When Gadgets Fail - Range Finding Reticles

By Darrell Holland

[/floatright]It's great living in a technological society. The shooting world has been blessed with its share of techno-gadgets in recent years. Wind meters, laser range finders and sophisticated ballistic programs have taken the guess work out of most of our honed and practiced skills.

Now the neophyte can accurately judge range to the nearest yard and determine wind deflection to the fraction of an inch given a constant blow. Such luxuries were not available to the likes of Daniel Boone, Billy Dixon or Davy Crocket. They had perfected these learned skills from years of practice and experience. Billy Dixon shot thousands of rounds in the extermination of the American bison and this experience made him one with his rifle. He was quite proficient in judging distance, wind and knew the ballistic profile of his handcrafted load. The buffalo hunters were indeed some of the finest game shots in American history due to the nearly inexhaustible number of targets available during that era. They shot in wind, rain, sleet, snow, scorching heat and a host of other "Postal Conditions" that would confound today's shooter's.

As a Generation of techno-shooters, many of us have become dependant on such gadgets. The laser rangefinder being the most used crutch in our shooting bag. How many of you still reach for the LRF when the target is within point blank range? We've developed a phobia that unless we know the exact range to the target we might miss? Hmmm.... Daniel Boone would not be impressed!

Most importantly, what do we do when our laser flat-lines due to snow, rain, fog and or poor reflectivity? During these moments of techno-failure our language would be embarrassing if used in mixed company.

I posed this question to hundreds of shooters at the Safari Club International show in Reno, Nevada this year and a very high percentage of shooters did not have a suitable answer. Many thought they could buy competence in "Testosterone" based magnums and zero their rifle at 300-400 yds in an attempt to overcome such embarrassing situations.

One hunter who was headed to Mongolia for Marco Polo sheep was told to zero his 300 Win. Mag. at 500 yards as shots tended to L O N G on these wary trophies. If they encountered game between 200 and 325 yds the bullet would be 14-15 inches high at those ranges! If a trophy sheep is spotted at 275 yards, will our hunter remember to hold 15 inches below his desired point of impact? Having watched numerous hunters in the field, I'd be willing to bet there would be no back straps on the campfire that night?

A Remington 300 Ultra Mag shooting a 180 bullet at 3250 fps. with a 400 yd zero will be 8.52 inches high at 225 yards. Very few shooters realize just how high the bullet will be at ranges between 150-300 yds. Don't make this mistake, there is a better solution and you've been staring at it for years.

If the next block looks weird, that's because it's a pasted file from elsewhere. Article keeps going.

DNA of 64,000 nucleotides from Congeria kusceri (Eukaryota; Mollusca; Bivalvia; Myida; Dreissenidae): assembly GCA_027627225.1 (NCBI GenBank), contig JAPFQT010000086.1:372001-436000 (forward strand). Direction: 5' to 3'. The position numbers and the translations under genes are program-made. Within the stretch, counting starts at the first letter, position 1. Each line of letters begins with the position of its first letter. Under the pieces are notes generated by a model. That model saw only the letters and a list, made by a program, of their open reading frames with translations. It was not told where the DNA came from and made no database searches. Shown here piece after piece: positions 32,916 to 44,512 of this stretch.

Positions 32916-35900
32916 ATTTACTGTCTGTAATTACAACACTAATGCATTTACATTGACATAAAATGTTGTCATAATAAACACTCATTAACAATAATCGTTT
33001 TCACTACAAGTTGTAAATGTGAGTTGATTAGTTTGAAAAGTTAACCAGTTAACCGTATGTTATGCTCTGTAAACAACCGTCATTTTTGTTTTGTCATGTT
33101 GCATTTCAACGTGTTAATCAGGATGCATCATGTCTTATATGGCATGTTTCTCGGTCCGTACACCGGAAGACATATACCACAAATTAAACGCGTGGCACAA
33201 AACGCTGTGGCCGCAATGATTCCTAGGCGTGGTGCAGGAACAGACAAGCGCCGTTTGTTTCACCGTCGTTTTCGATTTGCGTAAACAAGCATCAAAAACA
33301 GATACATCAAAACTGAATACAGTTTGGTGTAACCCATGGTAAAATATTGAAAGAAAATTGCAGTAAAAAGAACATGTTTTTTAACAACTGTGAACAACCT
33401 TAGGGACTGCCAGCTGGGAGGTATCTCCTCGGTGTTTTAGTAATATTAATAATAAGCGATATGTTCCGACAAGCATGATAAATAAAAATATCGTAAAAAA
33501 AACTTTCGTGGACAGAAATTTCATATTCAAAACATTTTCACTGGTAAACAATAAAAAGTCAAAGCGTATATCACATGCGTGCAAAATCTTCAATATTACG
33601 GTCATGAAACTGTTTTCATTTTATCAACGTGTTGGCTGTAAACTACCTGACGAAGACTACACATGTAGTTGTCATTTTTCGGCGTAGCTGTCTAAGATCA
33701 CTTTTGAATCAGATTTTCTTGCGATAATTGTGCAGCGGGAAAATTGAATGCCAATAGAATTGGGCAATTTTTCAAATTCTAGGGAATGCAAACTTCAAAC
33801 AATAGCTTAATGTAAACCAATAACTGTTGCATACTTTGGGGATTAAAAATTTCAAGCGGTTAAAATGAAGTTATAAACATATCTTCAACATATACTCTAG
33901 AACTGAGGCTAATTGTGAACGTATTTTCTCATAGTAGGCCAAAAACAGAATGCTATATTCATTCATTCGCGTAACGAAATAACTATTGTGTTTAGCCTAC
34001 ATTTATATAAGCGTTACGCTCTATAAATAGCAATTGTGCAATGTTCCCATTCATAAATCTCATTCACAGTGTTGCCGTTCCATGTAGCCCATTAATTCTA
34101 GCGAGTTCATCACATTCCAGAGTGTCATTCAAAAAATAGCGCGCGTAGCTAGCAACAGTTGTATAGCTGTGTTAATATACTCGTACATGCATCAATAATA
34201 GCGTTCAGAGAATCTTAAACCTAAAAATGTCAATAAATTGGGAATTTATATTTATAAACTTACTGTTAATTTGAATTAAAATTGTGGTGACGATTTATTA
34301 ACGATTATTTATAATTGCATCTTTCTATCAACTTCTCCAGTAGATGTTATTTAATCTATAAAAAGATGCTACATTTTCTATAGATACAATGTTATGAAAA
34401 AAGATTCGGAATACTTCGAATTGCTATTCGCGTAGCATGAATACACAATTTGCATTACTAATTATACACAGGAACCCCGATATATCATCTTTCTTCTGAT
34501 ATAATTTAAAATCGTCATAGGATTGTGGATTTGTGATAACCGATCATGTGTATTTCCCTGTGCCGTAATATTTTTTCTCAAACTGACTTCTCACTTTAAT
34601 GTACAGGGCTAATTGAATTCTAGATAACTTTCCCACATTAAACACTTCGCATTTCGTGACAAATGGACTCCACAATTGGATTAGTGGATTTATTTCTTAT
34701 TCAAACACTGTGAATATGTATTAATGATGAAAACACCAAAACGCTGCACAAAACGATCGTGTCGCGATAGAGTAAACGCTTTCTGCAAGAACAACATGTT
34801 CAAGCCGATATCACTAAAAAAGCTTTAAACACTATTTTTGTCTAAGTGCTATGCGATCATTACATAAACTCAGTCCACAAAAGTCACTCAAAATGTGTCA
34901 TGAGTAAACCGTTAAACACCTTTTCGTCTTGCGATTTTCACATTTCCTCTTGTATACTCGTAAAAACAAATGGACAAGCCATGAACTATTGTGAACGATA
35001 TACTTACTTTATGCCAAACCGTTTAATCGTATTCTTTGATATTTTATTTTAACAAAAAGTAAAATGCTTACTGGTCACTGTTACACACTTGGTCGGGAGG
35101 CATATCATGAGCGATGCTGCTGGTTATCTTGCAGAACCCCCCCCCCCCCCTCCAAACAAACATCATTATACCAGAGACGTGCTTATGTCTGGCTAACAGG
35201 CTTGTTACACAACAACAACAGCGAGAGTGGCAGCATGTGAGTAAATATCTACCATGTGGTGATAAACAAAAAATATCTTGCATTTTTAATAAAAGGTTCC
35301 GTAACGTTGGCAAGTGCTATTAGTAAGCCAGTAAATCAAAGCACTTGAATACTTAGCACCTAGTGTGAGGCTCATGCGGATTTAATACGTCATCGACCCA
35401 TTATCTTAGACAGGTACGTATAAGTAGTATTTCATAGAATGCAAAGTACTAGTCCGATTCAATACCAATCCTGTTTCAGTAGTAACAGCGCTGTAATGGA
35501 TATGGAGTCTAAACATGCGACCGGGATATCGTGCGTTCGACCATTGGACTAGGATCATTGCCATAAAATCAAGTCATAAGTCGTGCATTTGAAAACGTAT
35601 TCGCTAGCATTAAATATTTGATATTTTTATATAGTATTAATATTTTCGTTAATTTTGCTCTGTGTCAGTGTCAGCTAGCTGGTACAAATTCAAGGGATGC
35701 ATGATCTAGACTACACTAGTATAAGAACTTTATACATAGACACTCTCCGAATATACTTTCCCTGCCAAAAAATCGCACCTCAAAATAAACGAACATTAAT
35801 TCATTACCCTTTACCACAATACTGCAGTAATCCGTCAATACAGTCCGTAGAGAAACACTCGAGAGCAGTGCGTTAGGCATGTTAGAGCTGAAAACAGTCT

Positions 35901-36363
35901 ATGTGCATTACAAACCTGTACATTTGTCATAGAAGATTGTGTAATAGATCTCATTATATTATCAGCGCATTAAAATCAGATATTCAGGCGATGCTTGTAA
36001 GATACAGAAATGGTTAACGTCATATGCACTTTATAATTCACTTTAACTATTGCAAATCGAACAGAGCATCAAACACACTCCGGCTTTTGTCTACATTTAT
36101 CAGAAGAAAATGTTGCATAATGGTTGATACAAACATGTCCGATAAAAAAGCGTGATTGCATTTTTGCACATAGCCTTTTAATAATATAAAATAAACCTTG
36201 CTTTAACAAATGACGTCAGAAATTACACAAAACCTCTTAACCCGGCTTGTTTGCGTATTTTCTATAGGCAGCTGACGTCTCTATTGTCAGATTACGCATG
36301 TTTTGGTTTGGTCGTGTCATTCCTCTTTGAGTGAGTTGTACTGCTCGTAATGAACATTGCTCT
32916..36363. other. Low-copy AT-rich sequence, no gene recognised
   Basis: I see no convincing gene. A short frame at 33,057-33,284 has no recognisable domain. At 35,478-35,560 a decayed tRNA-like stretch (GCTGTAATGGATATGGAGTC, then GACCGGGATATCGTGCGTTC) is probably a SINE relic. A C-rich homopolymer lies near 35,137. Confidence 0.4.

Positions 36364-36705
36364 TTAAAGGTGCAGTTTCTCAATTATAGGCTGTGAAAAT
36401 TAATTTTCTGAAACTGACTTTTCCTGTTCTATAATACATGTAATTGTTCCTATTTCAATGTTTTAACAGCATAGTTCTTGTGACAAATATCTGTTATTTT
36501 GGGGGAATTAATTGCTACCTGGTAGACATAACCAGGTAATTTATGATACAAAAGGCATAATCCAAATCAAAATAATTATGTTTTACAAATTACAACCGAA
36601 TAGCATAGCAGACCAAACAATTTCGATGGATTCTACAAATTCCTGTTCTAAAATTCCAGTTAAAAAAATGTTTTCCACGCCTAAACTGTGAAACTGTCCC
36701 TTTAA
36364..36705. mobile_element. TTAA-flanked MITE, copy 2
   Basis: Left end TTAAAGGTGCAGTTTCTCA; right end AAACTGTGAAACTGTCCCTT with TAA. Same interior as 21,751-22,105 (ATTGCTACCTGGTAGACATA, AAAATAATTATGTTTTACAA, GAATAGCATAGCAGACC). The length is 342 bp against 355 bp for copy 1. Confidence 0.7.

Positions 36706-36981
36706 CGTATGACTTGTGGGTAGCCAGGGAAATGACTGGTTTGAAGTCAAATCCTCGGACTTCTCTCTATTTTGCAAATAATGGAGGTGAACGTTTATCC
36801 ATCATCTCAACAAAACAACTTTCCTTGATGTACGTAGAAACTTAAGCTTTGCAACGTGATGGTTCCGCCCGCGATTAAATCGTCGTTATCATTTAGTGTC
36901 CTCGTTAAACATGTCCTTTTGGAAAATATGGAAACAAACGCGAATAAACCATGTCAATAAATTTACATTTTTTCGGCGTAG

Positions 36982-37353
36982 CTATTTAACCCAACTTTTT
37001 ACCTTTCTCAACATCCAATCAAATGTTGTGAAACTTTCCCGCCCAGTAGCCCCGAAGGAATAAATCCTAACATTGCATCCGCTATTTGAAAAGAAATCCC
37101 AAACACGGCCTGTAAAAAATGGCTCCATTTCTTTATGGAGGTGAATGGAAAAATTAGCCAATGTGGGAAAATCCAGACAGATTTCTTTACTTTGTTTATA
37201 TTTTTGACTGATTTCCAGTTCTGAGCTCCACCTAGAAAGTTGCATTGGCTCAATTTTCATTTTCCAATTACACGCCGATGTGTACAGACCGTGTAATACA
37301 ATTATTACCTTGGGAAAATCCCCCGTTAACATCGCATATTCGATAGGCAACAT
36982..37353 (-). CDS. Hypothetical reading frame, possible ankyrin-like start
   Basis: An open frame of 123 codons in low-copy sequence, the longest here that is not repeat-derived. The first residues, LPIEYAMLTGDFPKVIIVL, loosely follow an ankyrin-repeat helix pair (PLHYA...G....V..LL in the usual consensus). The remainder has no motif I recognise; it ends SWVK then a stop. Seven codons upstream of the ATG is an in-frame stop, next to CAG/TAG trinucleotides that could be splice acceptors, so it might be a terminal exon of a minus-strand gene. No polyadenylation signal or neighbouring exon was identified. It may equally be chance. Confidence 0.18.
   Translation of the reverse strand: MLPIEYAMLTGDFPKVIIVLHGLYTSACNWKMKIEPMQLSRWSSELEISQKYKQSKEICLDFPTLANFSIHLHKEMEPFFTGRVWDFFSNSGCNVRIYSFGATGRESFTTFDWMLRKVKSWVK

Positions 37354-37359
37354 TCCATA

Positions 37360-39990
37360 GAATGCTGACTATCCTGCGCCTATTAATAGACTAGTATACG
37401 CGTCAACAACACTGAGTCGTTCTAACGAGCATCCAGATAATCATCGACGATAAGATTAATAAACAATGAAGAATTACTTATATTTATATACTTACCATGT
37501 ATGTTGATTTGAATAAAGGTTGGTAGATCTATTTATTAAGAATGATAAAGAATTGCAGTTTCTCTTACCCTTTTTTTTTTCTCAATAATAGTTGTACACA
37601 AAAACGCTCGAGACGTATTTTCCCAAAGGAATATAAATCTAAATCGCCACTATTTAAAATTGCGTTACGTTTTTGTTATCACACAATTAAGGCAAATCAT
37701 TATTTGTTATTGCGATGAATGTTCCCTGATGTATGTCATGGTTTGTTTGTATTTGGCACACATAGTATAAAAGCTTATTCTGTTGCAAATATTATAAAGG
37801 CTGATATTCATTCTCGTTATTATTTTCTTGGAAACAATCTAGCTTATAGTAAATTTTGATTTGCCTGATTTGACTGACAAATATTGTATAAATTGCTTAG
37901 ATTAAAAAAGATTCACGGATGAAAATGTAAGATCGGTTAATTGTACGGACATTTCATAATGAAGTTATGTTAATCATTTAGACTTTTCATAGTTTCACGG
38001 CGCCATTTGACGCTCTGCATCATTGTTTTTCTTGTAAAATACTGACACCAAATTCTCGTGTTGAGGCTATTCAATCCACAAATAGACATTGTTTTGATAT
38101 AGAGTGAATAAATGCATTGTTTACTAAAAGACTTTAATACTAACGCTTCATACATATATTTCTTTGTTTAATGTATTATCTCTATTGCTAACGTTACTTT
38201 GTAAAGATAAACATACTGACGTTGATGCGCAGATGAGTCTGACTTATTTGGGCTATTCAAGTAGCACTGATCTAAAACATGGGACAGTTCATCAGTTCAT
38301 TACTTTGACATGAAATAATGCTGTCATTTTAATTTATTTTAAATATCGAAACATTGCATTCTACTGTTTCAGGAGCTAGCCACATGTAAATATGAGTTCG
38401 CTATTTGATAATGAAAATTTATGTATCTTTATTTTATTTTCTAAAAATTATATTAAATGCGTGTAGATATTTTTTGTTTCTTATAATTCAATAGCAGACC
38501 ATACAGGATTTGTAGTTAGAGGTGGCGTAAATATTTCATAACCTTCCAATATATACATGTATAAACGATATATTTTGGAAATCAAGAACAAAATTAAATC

Reticle Salvation

[/floatright]That's right, when the laser fails and conditions are such that you cannot accurately judge distance to target, use the reticle in your scope. With a little practice you'll find it is easy to do and far more accurate than Mark 1 eyeball. Military and law enforcement shooters have used the scopes reticle for decades to accurately determine range to a target of a given size. Hunters can also use the same technology to bring home the trophy under inclement conditions.

Most American and a few European scopes have the reticle installed in the Second Focal Plane, meaning the reticle remains a constant size and the image ( deer, elk, prairie dog ) increases or decreases as we turn the magnification up or down. Second Focal Plane scopes are usually calibrated on their highest magnification setting. It is important to note your calibrated setting.

In First Focal Plane scopes, the reticle and target size increase or decrease proportionally with magnification changes allowing the shooter to range and shoot on ANY magnification setting. First focal plane technology is primarily a European scope feature, however a few of the American scope companies are noting the importance of being able to range and shoot on any magnification. Savvy shooters are welcoming the change.

Lets take a look at how the average shooter can use his "Duplex" reticle to range a target.

As an example; let's range an 18" mule deer. Take your target backer and set it at 100 yds. Using a felt marker, draw a 6" tall letter "I" on the target backer. From a solid rest, turn the power selector ring on your scope so the heavy post of the "duplex" and the horizontal crosswire bracket the "I" from top to bottom. Note the "magnification setting" on your scope that allows you to subtend 6 inches at 100 yds. We have now converted an angular unit of measure "Inch of Angle" to something that we can use.